Hammerheart Records

Borknagar

Biography

Borknagar’s first album, “Borknagar” is very different from every other Borknagar release. All albums that come after this one have song structures, like verses and choruses. This album is pure raw black metal. And it is done very well.

The vocals on this album are provided by Garm (Ulver, Arcturus). He is usually known for his singing, but here he screams throughout 95% of it. Although I do love Garm’s passionate screams, he really shines when he sings on this album. “Dauden” is the only one where he sings lyrics. It is my favorite song off this album, and one of my favorites all time. It starts with Garm singing beautifully, in a low baritone head voice this time (Garm usually uses his chest voice) and gets into raw black metal. Towards the end Garm sings again and closes the song perfectly.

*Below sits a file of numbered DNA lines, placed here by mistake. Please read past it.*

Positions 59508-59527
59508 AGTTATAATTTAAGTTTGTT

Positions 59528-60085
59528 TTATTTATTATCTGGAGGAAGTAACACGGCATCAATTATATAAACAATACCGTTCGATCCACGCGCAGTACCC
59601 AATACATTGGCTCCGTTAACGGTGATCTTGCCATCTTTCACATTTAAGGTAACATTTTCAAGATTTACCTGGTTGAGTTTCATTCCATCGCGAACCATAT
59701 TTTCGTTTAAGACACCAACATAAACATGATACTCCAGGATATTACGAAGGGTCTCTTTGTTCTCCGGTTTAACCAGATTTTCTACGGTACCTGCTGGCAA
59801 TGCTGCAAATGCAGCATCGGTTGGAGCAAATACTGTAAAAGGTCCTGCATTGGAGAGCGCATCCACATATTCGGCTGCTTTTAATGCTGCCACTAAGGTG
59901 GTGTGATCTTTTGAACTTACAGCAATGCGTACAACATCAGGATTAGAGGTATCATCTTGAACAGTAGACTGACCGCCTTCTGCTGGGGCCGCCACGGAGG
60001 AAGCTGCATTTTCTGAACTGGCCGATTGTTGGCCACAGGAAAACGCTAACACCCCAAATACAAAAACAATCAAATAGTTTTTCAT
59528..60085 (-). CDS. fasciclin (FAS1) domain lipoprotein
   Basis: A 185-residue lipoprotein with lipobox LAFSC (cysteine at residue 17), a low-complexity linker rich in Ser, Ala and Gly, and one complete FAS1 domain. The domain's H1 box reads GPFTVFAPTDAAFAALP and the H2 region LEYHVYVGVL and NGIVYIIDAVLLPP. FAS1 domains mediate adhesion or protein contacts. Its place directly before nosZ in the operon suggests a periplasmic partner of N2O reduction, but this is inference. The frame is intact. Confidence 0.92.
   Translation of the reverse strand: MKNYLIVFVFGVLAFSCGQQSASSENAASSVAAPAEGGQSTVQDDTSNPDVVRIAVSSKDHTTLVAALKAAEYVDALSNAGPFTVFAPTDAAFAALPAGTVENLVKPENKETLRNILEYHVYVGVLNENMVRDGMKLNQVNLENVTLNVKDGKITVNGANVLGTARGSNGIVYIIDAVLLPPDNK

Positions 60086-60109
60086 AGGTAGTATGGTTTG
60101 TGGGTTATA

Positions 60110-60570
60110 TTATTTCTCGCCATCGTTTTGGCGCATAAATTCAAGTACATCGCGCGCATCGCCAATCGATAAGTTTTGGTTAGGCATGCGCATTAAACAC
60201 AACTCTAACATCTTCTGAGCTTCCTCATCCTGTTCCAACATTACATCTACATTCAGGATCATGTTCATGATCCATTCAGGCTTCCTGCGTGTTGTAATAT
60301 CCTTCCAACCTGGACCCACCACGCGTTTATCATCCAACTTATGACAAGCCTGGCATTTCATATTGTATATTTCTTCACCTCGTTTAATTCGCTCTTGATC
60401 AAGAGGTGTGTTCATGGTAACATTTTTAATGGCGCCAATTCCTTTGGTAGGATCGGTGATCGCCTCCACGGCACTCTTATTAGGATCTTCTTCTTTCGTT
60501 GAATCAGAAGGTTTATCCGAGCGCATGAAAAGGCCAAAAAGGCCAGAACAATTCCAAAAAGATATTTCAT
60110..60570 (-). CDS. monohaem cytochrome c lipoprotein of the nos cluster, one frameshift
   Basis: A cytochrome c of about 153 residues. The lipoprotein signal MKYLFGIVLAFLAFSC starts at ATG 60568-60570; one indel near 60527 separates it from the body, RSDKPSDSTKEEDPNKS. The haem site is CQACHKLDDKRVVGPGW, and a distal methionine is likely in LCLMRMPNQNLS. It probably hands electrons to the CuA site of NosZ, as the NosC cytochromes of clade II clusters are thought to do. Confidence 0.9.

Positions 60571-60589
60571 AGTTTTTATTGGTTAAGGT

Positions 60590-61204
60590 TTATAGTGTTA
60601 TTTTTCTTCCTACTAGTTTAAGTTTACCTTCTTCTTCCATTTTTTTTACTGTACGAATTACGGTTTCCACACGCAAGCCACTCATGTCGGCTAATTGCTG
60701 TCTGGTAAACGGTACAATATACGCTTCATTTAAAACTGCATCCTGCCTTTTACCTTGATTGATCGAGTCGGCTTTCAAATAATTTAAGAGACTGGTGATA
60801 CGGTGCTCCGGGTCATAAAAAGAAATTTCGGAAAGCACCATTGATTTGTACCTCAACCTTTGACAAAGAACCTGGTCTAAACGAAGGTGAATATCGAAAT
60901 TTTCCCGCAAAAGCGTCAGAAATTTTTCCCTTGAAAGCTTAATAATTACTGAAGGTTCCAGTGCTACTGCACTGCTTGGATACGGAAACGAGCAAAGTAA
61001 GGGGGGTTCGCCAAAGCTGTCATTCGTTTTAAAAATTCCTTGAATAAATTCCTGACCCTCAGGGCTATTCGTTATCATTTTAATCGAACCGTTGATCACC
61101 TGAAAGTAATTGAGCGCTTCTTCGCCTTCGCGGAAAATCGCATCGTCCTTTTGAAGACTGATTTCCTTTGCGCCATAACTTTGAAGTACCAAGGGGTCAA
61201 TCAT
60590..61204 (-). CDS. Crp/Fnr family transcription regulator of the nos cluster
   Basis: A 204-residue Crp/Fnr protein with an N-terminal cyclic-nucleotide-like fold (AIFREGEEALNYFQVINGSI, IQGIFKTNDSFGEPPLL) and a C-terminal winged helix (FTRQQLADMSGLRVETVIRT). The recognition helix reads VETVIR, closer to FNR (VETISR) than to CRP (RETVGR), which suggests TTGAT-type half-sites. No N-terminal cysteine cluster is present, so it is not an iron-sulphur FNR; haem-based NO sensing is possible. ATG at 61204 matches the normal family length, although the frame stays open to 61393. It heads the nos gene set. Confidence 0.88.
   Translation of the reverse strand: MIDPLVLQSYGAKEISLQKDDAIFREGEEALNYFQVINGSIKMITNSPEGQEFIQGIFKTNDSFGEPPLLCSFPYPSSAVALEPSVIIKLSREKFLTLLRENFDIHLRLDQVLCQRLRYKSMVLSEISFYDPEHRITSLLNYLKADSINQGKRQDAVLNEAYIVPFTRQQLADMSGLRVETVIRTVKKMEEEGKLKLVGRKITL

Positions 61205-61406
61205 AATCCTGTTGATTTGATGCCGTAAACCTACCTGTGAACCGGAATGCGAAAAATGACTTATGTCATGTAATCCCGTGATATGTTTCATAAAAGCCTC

The bass is performed by Infernus (Gorgoroth) and the guitars are performed by Oystein G. Brun. Both are tremendous at what they do in this album. Infernus is usually a guitarist but he can definitely play bass as well.

Oystein G. Brun is very special on this release. He plays the distorted raw black metal guitar like a pro, and he also provides acoustic guitar parts when necessary. The use of acoustic guitars is very effective here.

The drums are recorded by Grim (Immortal, Gorgoroth). He is amazing on this release. The man just knew how to blastbeat. He relentlessly smashes those poor drums in this album, and rarely lets up. When he does let up, it is for atmospheric purposes only.

As mentioned before, “Dauden” is my favorite track. However, another special track is “Vintervredets sjelesagn.” This is an epic masterpiece as well. I have also noticed that they use the same riff from this song in “The Winterway” from “The Olden Domain.” It is more primitive, but you can tell they drew that riff from this song.

This album is perfect for fans of black and folk metal. I would recommend that fans of Garm’s work should pick this up as well. It contains one of his best singing performances in “Dauden”.